Tuesday, July 31, 2012

Is self-promotion always shameless? Maybe.

The last few weeks have been a whirlwind of designing, marketing, and pimping my blog.  Magnets, necklaces, new cards, media kits... holy shit - my head is spinning.

Marketing strategy 1.

Networking with gifts.  Yay.

This may not be that impressive - but I designed it and got it onto the blog myself!

In a few days, these endless conference posts will stop, and I will get back to pontificating about playground etiquette, big strollers, and photoshopped models.  But this is what is going on right now:
Blogher 12.

Blogher 12 is the biggest Blogging conference for women, in the world.  This week, nearly 5,000 women are descending upon New York City - to network, market themselves, and learn from the pros.  I will be one of them.  As luck would have it, it is in my city - so I don't have to pay for travel, lodging and all manner of other stuff that I cannot afford.  Thank you, universe.

So, I'm writing this post to say, that if you are a reader and enjoy what I do here (minus all of this week's shameless self-promotion) please visit my Facebook or Twitter page and become a fan or follow - or subscribe to the blog on the right column of this page.  Do all of those things, and you will be my cyber BFF.  These numbers apparently mean something to all of the media outlets I am trying to connect with.  I think they want to know that people actually read what I write.  Go figure.

These links will take you right to my pages.  Yes, I am shameless.  But I will basically do anything to craft a life for myself that doesn't include pouring other people wine, working endless hours, and still not being able to afford to send my child to daycare.

If you are going to Blogher - see you there.  If you are waiting for these endless Blogher posts to stop -  bear with me and see you next week! 

Photobucket Photobucket

Sunday, July 29, 2012

What Not To Wear - Blogher '12 Edition.

Update:  Who cares.

The President is speaking, I am about to meet some fantastic people... and all I can say is woohoo!


Is anyone else's child obsessed with doors?  And on a completely unrelated note - gum should be illegal.

Wednesday, July 25, 2012

Fifty shades of...

Okay, so I've said it before, and I'll say it again...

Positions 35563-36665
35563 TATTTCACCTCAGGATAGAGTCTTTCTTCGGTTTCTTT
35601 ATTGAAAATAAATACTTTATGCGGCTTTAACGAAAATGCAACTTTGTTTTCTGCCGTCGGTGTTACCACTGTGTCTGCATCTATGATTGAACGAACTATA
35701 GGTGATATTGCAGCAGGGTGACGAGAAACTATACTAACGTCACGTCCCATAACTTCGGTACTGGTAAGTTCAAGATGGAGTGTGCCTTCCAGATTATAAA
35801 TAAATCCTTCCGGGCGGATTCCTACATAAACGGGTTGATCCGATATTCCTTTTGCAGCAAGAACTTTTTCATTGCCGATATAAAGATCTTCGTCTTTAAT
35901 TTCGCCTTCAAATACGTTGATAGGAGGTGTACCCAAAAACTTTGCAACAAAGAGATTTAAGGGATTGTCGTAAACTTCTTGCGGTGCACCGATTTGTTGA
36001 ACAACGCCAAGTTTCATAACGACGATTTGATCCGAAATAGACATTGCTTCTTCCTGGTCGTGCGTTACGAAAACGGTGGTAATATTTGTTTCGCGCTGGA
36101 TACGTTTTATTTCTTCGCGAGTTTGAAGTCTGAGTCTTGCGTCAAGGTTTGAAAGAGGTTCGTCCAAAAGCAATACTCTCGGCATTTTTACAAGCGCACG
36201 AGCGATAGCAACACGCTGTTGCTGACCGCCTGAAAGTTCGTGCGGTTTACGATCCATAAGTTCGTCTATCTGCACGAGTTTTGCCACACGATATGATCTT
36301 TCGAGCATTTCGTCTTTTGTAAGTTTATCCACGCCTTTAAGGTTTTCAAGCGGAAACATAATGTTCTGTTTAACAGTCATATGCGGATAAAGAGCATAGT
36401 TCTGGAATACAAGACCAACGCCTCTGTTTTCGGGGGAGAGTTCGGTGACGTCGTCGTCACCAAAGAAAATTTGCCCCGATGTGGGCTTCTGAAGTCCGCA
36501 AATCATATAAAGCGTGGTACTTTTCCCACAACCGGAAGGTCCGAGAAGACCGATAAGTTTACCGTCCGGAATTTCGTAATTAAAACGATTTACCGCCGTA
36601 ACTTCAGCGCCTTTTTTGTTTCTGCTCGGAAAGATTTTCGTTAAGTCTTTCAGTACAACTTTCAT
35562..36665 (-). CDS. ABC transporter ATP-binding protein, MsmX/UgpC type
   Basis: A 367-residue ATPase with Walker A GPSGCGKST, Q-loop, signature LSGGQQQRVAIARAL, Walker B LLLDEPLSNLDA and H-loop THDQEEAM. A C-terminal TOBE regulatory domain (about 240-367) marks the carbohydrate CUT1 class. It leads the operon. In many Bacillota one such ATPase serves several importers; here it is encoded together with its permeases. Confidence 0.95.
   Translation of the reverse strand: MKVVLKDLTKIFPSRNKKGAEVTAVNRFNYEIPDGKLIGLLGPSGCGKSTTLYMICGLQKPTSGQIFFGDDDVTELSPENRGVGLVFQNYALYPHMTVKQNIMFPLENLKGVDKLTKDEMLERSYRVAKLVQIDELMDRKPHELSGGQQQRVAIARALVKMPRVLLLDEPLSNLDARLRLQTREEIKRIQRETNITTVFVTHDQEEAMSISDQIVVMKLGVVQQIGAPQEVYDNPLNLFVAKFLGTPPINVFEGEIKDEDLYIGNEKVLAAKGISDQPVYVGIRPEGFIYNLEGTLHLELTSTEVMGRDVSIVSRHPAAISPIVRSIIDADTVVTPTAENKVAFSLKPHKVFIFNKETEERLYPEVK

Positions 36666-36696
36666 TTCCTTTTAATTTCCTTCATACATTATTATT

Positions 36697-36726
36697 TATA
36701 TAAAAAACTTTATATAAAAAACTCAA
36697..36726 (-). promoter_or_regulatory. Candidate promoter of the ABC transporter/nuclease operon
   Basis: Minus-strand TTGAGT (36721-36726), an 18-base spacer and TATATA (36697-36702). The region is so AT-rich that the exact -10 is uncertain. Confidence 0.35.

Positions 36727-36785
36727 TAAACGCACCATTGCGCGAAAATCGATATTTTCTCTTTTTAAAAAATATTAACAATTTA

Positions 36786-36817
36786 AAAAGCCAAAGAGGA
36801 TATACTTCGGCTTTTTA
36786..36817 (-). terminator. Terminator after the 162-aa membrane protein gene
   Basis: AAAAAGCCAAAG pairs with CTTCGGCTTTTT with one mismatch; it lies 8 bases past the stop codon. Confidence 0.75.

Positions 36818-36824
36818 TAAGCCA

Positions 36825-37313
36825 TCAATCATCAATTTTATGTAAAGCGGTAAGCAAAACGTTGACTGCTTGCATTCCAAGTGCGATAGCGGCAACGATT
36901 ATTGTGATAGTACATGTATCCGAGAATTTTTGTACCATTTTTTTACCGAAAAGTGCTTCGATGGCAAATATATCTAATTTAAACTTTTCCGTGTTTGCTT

I'll never understand the phenomenon that is Fifty Shades of Grey.  I just won't.

My first published article as Guerrilla Mom appears on Mommyish.com today.  Guess what it's about?  I call bullshit that it is mothers that are making this book so wildly popular.  What do you think?

Tuesday, July 24, 2012

Silence is Golden.

When I was 21, I had my first, big break-up.   I was laying beside him in bed, and just thought, I'm not in love.  It's easier to leave when you are young.  And that's what I did.

Even though I wanted it to end, I was still heartbroken.  I did what I always did when I felt bad in my early twenties in San Francisco - I jumped on my bike and rode it to Ocean Beach.

The ride to Ocean Beach from where I lived in lower Sunset was a gradual, uphill battle.  By the time I got to my destination - the vintage arcade that rests on the cusp of the beach - I was out of breath, tired, and tear-stained.  I hopped off of my bike and  looked at the familiar entrance to the arcade.  Laughing Sally was inside, and I needed her.  25 cents, and she would grab her belly and guffaw.  She had been making me laugh since I was a child.

A few more tears dropped from my eyes.  I looked up, and a funny-looking old lady stood before me.  She was short, with crazy, curly white hair and the most amazing ice-blue eyes I had ever seen.

Don't cry honey. 
I looked into her eyes, but didn't say a word.
I come here every day to visit my husband.  We had such a life.  He loved this place.
My brain was putting pieces of her life together.   I was thinking things, but couldn't seem to muster a word.   I couldn't avert my glance from those incredible eyes.
You don't know now, but this is nothing.  It goes by fast, and there will be more.  Don't be sad.  There will be so much for you.  You don't know now.
And again:
I come here every day to visit my husband.  We had such a life.  He loved this place.  I have to go honey.  Don't cry.

I watched her walk away.  Suddenly, it was so loud.  The sound of the ocean, the speeding of the cars along the Great Highway, the laughter of the children on the beach - it was as if someone had turned the volume button way up as she disappeared around the corner of the arcade.  It was definitely on mute while she was speaking.  There had been no sound as she stood in front of me, but her funny, happy, shaky little voice.